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Liza Tennant

University College London

Why do you care about AI Existential Safety?

I am a PhD researcher focused on developing methods to build moral alignment into the core of AI systems. While many researchers are working on advancing task-specific capabilities in AI models (e.g., improving on baselines), I believe it is essential to address a more fundamental dimension of intelligence – social and moral reasoning, so that when these models get deployed, they do not cause collateral damage to human society.
* I believe that working on building morality into systems is essential to building robust aligned AI systems in the future, especially as the end product becomes less and less interpretable by human researchers, and controlled post-hoc fine-tuning becomes less feasible.
* This is why day-to-day I work on technical implementations of ideas from moral philosophy & psychology into learning agents (i.e., simulated models of future adaptive AI systems). My research so far has centered around Multi-Agent Reinforcement Learning simulations and moral fine-tuning of Language Models.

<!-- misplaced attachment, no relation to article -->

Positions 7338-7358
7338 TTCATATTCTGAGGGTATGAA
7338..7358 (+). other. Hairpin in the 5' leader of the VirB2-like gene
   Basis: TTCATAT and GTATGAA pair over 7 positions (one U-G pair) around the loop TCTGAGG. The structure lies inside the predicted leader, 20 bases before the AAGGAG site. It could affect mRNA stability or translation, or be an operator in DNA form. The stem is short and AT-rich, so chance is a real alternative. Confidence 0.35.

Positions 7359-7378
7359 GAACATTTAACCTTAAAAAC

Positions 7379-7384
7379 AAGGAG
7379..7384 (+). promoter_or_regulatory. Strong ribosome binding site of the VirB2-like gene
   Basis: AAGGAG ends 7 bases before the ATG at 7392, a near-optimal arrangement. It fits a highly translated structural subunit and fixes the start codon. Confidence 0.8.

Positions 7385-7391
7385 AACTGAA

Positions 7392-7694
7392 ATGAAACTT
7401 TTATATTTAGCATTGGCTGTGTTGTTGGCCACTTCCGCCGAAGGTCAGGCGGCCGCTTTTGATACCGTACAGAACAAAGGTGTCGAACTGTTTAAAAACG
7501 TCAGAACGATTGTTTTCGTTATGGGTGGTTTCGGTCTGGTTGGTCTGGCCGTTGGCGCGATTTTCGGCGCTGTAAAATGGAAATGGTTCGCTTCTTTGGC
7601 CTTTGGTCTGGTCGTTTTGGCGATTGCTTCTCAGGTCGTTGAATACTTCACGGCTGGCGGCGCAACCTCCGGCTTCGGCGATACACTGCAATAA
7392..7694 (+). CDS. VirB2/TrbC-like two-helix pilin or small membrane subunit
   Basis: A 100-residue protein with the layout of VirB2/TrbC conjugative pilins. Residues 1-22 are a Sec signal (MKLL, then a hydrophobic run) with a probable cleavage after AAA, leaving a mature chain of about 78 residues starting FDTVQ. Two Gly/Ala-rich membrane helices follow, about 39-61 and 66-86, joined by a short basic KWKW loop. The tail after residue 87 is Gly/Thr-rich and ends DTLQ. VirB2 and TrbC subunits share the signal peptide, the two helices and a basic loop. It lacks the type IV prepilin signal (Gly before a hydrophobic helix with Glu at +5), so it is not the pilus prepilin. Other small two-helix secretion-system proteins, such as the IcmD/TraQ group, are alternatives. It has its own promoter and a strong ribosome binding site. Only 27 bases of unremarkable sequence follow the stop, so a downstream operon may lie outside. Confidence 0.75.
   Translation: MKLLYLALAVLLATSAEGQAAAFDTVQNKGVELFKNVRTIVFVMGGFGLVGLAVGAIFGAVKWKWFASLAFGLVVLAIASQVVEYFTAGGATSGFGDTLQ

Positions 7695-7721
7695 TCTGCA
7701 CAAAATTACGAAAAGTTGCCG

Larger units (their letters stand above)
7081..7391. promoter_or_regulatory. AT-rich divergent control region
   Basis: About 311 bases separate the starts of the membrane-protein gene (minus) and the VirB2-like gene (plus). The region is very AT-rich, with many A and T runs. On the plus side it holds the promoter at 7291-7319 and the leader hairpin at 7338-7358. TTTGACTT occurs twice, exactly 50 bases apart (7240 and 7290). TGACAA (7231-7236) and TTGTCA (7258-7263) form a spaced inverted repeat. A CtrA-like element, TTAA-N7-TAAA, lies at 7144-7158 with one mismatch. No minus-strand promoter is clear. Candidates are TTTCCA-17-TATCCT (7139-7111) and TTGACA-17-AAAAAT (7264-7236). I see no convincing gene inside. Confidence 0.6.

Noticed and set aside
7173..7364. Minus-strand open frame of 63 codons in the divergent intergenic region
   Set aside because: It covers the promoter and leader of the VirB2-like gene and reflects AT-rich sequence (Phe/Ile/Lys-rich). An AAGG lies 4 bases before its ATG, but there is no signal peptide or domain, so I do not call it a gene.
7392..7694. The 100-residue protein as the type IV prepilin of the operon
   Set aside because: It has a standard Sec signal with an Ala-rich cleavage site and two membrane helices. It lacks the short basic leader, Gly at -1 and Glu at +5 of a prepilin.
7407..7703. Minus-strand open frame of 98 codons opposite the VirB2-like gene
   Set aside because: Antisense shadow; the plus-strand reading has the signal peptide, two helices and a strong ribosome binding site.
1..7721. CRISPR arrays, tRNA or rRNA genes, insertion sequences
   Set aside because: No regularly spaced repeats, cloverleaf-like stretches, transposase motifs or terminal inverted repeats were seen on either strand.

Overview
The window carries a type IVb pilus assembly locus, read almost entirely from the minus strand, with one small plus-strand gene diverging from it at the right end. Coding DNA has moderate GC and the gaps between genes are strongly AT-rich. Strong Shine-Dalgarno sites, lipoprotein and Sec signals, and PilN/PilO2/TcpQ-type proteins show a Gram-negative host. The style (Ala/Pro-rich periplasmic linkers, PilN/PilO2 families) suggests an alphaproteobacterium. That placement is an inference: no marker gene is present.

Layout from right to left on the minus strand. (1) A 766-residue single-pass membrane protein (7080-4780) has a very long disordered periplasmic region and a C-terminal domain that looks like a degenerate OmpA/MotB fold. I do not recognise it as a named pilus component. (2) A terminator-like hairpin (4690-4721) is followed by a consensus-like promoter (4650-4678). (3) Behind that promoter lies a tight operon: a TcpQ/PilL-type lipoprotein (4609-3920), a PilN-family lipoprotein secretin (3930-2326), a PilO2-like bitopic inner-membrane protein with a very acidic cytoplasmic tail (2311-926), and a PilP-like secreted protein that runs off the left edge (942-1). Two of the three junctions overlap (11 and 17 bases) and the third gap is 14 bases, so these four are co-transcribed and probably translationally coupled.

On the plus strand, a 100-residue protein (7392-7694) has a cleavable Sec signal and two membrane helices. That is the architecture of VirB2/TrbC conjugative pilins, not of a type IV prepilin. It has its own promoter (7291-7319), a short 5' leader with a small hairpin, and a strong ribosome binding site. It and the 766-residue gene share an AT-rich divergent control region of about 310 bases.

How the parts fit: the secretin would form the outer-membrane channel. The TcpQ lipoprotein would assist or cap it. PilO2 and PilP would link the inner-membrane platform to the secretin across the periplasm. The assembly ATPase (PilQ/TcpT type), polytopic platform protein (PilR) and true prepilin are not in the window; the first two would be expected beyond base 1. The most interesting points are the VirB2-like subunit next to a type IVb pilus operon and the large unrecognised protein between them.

Please give at least one example of your research interests related to AI existential safety:

My best work so far is my PhD research on developing moral reasoning in learning agents. I have summarised this in 1 conceptual paper and 1 published experimental paper. In the conceptual paper (see ‘AI Safety Manifesto’ pdf attached), we analyse the space of approaches to moral alignment on a spectrum from fully top-down imposed rules (e.g. logic-based rules or constrained learning) to the more recent fully bottom-up inferred values (e.g. RLHF & Inverse RL). After reviewing existing works along this continuum, we argue that the middle of this range (i.e., a hybrid space) is too sparsely populated, and motivate the use of a combination of interpretable top-down quantitative definitions of moral objectives, based on existing frameworks in fields such as Moral Philosophy / Economics / Psychology, with the bottom-up advantages of trial-and-error learning from experience via RL. This hybrid methodology provides a powerful way of studying and imposing control on an AI system while enabling flexible adaptation to dynamic environments. We review 3 case studies combining moral principles with learning (namely, RL in social dilemmas with intrinsic rewards, safety-shielded RL, & Constitutional AI), providing a proof-of-concept for the potential of this hybrid approach in creating more prosocial & cooperative agents. My experimental paper then implements the intrinsic rewards method in simulated RL agents, demonstrating relative pros and cons of learning via different moral frameworks in multi-agent social dilemmas. I next plan to extend insights from this work towards implementing moral preferences in LLM-based agents.
* conceptual paper
* experimental paper, code & video

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